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    Young People and Climate Activism

    Walker, Catherine and Bowman, Benjamin ORCID logoORCID: https://orcid.org/0000-0003-2866-1612 (2022) Young People and Climate Activism. In: Oxford Bibliographies in Childhood Studies. Oxford Bibliographies . Oxford University Press. ISBN 9780199791231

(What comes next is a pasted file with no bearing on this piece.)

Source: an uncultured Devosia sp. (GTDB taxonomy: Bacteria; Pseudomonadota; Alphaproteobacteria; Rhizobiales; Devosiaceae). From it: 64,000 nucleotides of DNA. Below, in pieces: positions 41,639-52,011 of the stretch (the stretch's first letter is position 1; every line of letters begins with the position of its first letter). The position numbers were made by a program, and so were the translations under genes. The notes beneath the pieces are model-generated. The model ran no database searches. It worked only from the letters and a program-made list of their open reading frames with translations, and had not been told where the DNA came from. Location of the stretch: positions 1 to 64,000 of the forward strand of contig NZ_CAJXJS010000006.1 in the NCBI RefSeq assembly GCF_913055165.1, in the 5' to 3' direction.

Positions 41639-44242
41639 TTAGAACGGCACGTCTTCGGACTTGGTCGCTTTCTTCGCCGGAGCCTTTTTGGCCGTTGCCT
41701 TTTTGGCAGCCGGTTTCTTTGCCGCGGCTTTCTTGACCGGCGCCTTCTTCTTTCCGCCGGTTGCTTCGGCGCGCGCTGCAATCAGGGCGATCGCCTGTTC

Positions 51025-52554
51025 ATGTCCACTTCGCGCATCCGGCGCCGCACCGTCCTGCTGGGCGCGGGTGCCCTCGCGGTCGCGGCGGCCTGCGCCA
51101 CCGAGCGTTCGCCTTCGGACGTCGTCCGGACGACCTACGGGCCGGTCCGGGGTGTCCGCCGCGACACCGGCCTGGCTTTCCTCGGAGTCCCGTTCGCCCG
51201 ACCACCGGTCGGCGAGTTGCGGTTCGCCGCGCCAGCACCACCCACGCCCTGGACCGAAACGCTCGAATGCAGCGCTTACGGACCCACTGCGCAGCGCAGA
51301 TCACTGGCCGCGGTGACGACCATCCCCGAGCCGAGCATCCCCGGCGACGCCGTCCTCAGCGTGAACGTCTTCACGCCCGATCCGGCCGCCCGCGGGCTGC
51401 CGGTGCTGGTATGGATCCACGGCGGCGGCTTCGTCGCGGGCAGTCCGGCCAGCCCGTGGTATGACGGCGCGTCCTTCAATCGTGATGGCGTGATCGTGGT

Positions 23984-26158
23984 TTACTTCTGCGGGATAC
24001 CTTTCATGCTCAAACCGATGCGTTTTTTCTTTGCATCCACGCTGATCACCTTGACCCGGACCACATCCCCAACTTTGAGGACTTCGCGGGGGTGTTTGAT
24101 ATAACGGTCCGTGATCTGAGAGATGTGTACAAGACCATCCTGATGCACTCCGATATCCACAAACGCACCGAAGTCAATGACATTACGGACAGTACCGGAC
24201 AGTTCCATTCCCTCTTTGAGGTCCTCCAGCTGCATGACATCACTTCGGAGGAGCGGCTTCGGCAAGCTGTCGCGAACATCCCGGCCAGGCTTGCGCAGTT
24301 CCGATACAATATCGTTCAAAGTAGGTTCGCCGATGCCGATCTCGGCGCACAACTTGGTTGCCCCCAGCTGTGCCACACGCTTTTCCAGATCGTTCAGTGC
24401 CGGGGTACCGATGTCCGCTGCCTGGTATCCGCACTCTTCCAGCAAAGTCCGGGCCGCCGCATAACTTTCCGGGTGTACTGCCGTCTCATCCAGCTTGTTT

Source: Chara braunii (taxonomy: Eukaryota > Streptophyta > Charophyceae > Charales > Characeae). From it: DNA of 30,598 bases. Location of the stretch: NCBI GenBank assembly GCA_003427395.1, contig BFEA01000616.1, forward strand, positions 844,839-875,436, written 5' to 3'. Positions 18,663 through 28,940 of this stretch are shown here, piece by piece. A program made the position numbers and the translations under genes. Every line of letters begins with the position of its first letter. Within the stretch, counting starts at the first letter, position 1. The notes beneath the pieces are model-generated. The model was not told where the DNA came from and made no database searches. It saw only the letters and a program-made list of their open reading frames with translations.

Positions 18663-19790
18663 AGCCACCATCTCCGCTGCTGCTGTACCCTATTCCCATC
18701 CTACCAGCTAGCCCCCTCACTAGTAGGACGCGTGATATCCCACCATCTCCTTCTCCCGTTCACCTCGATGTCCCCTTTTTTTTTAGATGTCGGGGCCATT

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    Young people’s climate activism is an emerging subfield within youth studies and environmental politics. It is of growing importance to students and researchers of young people, environmentalism, climate change, social change, democratic participation, and various other topics. While these fields have been revitalized by movements such as Fridays for Future (FFF) and School Strike for Climate (SS4C), scholarly interest in youth climate activism also derives from the complex and conceptually challenging nature of young activism, politics, and participation, and from a—still nascent—broadening of environmental movements toward greater social inclusion. Readers with interests in these conceptual counterparts can follow up examples in Starting Points and Special Issues and Collections. Subsequently, the collection includes three subsections organized under the title Storying Youth Climate Activism. The choice of the present continuous verb tense for this section reflects the ongoing and evolving nature of youth climate activism. This is followed by three subsections under the heading Repertoires of Activism, which relate to the various modes of action taken by young people across the world as they engage in action toward climate justice. In continuation, Intergenerational Interactions is organized into two sections, the first on media presentations of youth climate activism, and the second on young people and policymaking on climate change. Youth climate activism has also generated many valuable practical resources, some of which are included in the final section on Resources for Activists and Allies. Readers may trace a number of ongoing complexities that run across the collection and reflect the emerging, messy, and sometimes contradictory nature of youth climate activism and the scholarship written about it. Such complexities include the uncertain boundaries between what counts as activism and what does not, an expanding range of political repertoires, and the various ways young people are forging intergenerational and international solidarities based on calls for climate justice. Multiple inequalities mean that activism and activists in the Global North are more strongly represented in academic literature than those in the Global South (and, henceforth, in this collection), but this does not mean those Southern activisms and activists do not exist. Indeed, as can be seen in the Storying Youth Climate Activism sections, many climate justice, environmental justice, and climate action movements can be traced to the theory and action of marginalized people and communities of color in the Global South.

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